Customizing the game
Often people ask how to install a moviepack, how you make your cycle color different from your tail's, etc. Read on if you want to know how.
Installing a Moviepack
Moviepacks are packages that completely change the look of the game. the floor, the walls, the cycles, everything. Nowadays, you can download many from different places around the net; for pointers, consult the Moviepacks list. They usually come in a ZIP file containing a moviepack folder.
This folder goes into your ArmagetronAdvanced folder (for Windows users usually in C:\program files\armagetronadvanced\). If this moviepack folder doesn't exist yet, and you don't happen to find it in the archive you've downloaded, you can create one by yourself.
Default Armagetron Advanced installation folder for system wide installation
Windows: C:\Program Files\Armagetron Advanced\
Unix/Linux: /usr/local/share/games/armagetronad/ or /usr/share/games/armagetronad/
Mac OS X: The game is self-contained and may be located anywhere, but most people usually have it in /Applications
The moviepack folder (from .zip file) can be placed inside the "Armagetron Advanced.app" package bundle: The moviepack folder (extracted from .zip file) should be placed in Contents/Resources (click on "Armagetron Advanced.app" in Finder then Click Action Icon (looks like Gear) and choose "Show Package Contents" to open package bundle)
Default Armagetron Advanced User Data Folder for user specific installation (recommended)
- Note that you have to enable viewing hidden files to see some directories.
- For all systems, unpacking the moviepack so that it sits as a 'moviepack' folder inside the user data folder works.
Windows 2000/XP: C:\Documents and Settings\[Username]\Application Data\Armagetron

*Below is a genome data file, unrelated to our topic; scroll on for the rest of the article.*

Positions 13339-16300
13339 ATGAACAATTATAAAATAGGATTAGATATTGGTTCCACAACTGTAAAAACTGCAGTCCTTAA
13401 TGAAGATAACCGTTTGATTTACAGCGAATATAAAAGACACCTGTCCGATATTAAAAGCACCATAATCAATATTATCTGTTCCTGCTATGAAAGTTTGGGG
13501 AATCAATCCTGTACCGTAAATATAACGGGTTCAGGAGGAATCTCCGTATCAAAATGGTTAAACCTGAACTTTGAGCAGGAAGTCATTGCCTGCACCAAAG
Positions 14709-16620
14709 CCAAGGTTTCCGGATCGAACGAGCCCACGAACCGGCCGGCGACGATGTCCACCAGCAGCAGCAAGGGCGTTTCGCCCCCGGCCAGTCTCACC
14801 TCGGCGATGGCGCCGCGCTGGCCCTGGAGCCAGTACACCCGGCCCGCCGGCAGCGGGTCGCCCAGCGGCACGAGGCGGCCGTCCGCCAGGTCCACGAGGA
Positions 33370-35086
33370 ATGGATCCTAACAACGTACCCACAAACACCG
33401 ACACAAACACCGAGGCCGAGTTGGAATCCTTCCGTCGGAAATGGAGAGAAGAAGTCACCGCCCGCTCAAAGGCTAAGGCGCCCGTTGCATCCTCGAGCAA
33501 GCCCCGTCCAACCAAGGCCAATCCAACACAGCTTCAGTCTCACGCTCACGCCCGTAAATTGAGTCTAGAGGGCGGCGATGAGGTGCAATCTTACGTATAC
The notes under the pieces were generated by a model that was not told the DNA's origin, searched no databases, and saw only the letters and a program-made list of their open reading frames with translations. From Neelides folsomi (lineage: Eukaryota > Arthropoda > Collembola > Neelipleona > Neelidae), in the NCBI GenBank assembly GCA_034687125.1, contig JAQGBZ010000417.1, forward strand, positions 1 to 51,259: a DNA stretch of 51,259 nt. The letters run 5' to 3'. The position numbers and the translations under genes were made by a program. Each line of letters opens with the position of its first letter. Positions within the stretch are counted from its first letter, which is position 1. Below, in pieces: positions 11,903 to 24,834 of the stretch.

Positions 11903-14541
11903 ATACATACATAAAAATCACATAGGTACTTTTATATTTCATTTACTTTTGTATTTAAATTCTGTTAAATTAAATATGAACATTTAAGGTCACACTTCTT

Windows Vista: C:\Users\[Username]\AppData\Roaming\Armagetron
Mac OS X: ~/Library/Application Support/Armagetron Advanced
TODO: put folder locations in a single wiki entry and validate
The armagetron installation and configuration paths should be somewhere else on the wiki, too
this means that the moviepack you installed is not complete, i.e. Armagetron Advanced looks for files that are not present in the moviepack. The easiest way around this is to first install the original moviepack (get the ZIP) and install the moviepack you actually want on top of it.
In Unix based Operating Systems, where file case is important, sometimes a texture doesn't display even though it appears to be installed correctly. to correct this, manually change the case of the file to suit. In particular, upper case extensions can cause problems. ie, change filename.JPG to filename.jpg and it will probably be OK. If settings.cfg is partially or completely capitalized, no textures will load even if they are properly capitalized. You should inform the author of the moviepack of the problem so he can fix it.
Installing a new model
In your Armagetron Advanced moviepack directory (see above) locate bike.png and cycle.ase and replace with the new ones. It is important to note that there must be an existing moviepack installed to single update to a new model.
Customizing default textures
Installing a different default texture
ArmagetronAd allows to change textures of the floor, the walls, the cycles and the sky. All textures are contained in the "textures" folder. Textures are images displayed during the game. For exmaple the image on the outer wall can be changed by exchanging the rim_wall.png file. Instead of replacing any texture files, you should rename the original file and then copy the new one into the folder. Now you have a backup available if you want to restore the original.
Where to find those textures ?
Windows: C:\Program Files\Armagetron Advanced\
Mac OS X: ~/Library/Application Support/Armagetron Advanced/
Simply drag a moviepack folder to this location. Folder must be named "moviepack" only (no extensions or numbers).